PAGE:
This approach and subsequent specific recommendations outline how large-scale programmes of works can industrialise the capture of lessons learnt in a consistent way that continues to add value throughout the duration of the works through handover.

The EWC South team generated a huge volume of lessons learnt entries on the main register, amounting to over 600 items for the first 50 work packages completed, that have been disseminated and taken on by other teams and projects. When approaching the end of the programme, however, the team learnt that the register itself needs to be closed and handed over as an entity to HS2 as the programme of works culminates.

To accommodate for this, in addition to the trend analysis and processing, a cover report is being produced to allow future projects to navigate the register of learning from the EWC South programme and find what they need from what would otherwise be a register of raw data from workshops.


Strong facilitation is key to workshops being a success. Stringent planning, communication and preparation is essential for the workshop to generate the maximum value-adding learning to share. This needs engagement from the project manager or appropriate delegate in support of technical disciplines.

The format of lessons learnt workshops was adapted in response the COVID-19 pandemic to be held completely remotely, and it is recommended that hybrid workshops (remote individuals or groups of individuals joining via video conference to the main physical site of the workshop) should be planned for as standard to maximise attendance and subsequent diversity of thought. The team produced notes and suggestions for facilitating a workshop virtually at the start of the pandemic restrictions to maintain momentum and engagement in workshops. This guide is included as supporting information to this paper.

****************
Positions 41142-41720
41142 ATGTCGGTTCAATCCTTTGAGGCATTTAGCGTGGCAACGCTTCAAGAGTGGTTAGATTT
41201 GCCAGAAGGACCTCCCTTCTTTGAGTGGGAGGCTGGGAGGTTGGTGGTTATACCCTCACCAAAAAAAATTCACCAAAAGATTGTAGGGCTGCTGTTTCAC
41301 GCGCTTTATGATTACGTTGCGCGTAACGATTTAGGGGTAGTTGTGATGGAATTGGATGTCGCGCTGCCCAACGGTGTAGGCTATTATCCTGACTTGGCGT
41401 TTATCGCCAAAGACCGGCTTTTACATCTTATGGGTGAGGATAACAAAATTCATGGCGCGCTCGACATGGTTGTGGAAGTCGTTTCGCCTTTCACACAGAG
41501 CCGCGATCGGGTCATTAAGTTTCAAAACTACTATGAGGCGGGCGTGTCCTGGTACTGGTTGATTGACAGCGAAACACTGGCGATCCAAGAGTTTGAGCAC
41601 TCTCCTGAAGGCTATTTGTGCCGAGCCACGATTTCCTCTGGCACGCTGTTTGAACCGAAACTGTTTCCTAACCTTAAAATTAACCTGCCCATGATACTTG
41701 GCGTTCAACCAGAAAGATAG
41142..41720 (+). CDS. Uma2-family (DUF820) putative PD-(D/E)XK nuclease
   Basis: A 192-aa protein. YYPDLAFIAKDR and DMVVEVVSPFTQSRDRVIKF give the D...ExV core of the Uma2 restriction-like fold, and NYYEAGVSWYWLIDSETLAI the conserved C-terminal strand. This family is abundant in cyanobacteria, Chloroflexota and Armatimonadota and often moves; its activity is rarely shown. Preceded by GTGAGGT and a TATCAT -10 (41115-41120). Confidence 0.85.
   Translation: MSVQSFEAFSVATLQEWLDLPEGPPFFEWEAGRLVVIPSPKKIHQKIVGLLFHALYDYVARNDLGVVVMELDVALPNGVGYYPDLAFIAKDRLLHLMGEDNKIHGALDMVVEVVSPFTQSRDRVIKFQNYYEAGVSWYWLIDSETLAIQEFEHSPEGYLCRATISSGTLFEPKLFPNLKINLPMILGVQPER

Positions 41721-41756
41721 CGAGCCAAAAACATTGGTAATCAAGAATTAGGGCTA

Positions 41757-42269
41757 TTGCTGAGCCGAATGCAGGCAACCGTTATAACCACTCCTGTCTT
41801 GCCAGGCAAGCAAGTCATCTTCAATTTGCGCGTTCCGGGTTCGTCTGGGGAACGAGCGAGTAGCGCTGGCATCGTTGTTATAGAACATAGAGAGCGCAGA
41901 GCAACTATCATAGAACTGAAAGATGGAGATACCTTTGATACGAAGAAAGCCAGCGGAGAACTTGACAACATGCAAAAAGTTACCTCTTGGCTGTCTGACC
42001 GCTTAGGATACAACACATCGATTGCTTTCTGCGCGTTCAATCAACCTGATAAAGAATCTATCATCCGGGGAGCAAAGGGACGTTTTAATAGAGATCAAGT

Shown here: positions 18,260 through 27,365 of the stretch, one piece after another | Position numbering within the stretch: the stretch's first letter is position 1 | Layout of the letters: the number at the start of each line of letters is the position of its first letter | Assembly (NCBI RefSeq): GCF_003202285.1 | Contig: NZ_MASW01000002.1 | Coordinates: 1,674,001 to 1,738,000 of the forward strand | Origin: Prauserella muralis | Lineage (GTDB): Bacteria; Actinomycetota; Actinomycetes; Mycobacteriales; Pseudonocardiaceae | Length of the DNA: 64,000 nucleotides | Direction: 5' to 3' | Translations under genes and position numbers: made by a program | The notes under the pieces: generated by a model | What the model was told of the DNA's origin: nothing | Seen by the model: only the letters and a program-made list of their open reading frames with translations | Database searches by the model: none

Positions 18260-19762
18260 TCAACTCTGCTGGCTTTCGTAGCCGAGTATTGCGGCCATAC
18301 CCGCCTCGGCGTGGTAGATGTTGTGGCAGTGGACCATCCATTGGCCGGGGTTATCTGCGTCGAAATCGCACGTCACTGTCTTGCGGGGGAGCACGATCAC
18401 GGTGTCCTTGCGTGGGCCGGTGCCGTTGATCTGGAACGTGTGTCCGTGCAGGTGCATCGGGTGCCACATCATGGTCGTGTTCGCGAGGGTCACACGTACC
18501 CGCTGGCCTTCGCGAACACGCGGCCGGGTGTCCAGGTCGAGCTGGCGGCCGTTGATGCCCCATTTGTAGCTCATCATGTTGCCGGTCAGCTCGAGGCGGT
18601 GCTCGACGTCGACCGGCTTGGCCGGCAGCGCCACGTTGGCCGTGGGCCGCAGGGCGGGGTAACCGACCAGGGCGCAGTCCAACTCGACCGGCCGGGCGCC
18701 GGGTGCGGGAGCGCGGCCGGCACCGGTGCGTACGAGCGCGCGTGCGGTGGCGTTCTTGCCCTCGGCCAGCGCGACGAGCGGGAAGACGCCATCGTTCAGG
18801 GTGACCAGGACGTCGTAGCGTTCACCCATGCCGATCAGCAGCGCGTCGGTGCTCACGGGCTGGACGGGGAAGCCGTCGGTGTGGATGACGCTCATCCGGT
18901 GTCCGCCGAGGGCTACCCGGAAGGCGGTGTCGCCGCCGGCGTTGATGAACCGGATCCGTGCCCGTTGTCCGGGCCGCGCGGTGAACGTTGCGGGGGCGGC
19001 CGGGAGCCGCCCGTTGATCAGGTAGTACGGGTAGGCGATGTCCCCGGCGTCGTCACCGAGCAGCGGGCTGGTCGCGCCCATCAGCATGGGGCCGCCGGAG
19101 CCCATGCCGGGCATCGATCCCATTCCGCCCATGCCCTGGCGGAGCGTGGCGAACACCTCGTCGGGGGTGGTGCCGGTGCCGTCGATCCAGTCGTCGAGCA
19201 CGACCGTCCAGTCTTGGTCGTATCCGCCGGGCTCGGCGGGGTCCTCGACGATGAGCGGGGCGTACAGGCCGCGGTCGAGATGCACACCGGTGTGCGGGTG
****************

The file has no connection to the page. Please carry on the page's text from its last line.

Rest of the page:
It is recommended to allow for networking and sufficient break times in the workshop agenda. For many delegates the workshop may represent some closure to their personal involvement in the project, and also act as a reunion of sorts with colleagues. Allowing people to reconnect is important to foster creativity, honesty and collaboration during the workshop, so this time should be allowed for and encouraged. Arranging a working lunch or tea helps with this, as well as organising an ‘off-site’ venue away from the office to remove distractions and maximise engagement.

A plan is needed for how the ‘raw data’ from the combined lessons learnt workshops from a complex and diverse programme of works (such as EWC South) is drawn to a close and handed over.


Rupesh Patel – Handover Manager, CSJV

Supporting materials

Facilitating a Microsoft Teams workshop – notes and suggestions (pdf)

Template – lessons learnt workshop postcards (pdf)

Completion process map/strategy (pdf)